I enable 2FA every time it's possible, and I encourage you to do the same.
2FA means two-factor authentication. It's an extra layer of security that forces you to enter one-time passwords (OTP) in addition to your classic credentials (login/passwords).
Most of the time, it's a series of 6-8 numbers that are sent by SMS or generated with a dedicated mobile app. This way, it's another device, for example, a smartphone, that holds the authentication factor.
Besides, even if your credentials are stolen or leaked, hackers won't be able to use them theoretically. The problem is that some implementations are flawed or prone to attacks.
It's not an exhaustive list but a collection of simple observations.
- the generated OTP does not seem to expire, even hours after
- you can access the URL directly, for example, your admin panel, so the 2FA can be totally bypassed
- the 2FA process depends on a header or a status code that can be modified from the client side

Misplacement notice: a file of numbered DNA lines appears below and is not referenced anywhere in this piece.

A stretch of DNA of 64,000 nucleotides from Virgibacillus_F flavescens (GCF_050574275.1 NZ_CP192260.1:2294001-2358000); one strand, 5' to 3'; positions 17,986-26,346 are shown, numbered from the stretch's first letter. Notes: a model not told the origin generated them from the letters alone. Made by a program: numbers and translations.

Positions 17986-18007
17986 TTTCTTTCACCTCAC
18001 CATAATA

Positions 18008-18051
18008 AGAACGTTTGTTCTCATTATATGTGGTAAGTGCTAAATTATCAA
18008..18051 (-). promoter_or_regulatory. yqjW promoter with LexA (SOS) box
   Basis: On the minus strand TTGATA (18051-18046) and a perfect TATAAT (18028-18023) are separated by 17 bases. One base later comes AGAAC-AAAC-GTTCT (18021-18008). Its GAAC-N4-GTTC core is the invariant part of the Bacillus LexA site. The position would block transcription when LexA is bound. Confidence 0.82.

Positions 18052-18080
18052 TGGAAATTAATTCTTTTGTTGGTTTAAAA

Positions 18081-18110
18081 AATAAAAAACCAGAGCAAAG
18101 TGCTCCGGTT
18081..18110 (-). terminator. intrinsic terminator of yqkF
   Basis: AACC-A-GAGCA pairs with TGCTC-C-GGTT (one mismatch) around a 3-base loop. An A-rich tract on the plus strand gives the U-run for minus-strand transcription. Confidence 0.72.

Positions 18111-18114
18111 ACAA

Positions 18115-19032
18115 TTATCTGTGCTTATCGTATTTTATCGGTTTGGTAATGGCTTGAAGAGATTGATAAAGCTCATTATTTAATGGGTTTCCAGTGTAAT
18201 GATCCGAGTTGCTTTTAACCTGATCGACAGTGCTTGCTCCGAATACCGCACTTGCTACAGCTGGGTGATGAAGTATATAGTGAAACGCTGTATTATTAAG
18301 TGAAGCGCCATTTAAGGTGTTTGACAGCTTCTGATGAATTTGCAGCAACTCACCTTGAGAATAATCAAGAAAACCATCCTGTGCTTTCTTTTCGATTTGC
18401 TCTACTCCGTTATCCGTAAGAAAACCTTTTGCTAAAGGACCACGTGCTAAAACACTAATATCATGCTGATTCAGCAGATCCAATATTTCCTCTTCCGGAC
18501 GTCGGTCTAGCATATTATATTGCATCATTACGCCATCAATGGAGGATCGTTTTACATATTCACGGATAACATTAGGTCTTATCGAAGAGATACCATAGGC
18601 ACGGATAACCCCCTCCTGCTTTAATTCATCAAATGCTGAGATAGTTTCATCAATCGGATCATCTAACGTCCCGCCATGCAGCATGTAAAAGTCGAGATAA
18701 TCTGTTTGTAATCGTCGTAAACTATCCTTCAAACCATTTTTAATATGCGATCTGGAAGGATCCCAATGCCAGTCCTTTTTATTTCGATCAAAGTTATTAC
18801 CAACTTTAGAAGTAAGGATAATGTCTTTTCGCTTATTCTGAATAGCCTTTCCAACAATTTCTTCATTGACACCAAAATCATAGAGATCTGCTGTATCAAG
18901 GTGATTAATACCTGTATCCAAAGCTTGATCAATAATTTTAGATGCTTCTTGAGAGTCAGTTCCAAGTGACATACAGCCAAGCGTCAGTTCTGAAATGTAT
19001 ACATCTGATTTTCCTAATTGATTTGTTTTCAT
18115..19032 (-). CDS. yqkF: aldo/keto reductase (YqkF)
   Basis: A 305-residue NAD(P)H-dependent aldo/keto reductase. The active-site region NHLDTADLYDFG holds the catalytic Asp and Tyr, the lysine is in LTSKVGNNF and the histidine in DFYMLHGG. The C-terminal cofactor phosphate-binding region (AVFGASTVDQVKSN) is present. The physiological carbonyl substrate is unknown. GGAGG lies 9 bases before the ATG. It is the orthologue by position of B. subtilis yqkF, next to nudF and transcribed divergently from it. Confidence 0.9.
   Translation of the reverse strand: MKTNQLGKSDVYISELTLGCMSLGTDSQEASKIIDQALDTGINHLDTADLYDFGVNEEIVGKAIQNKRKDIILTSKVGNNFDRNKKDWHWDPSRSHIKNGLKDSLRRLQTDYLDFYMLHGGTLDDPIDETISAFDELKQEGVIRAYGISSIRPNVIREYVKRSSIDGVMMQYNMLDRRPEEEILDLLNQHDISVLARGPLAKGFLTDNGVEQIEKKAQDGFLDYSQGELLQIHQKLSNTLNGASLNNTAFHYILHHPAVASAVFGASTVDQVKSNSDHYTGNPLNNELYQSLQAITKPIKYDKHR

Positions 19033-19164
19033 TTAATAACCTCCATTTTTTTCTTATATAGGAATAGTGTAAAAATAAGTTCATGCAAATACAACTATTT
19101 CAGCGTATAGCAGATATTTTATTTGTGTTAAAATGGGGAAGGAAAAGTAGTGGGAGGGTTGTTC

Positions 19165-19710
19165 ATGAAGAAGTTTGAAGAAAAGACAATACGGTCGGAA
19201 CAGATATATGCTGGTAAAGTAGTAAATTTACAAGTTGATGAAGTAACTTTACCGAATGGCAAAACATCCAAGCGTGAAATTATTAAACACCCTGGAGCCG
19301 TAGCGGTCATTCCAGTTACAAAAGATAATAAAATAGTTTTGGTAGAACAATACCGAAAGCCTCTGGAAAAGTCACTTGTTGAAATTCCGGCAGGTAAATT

- there's no limit for login attempts with OTP, so hackers can Brute-Force the code easily*
- 2FA is automatically disabled during passwords recovery
- re-sending the code resets the limit of login attempts
- the 2FA procedures discloses sensitive information, like "we've sent an authentication code to +12277777777"
*6-8 numbers is the equivalent of a very weak password during a Brute-Force attack
Again, enabling 2FA is a valid choice, regardless of the implementation, but if you see something strange, like one of the 7 signs we've just saw, do not hesitate to report it to the apps/websites/services.
Fortunately, not all implementations are that bad. While even the most robust ones can be bypassed under specific conditions, 2FA hardens your security significantly.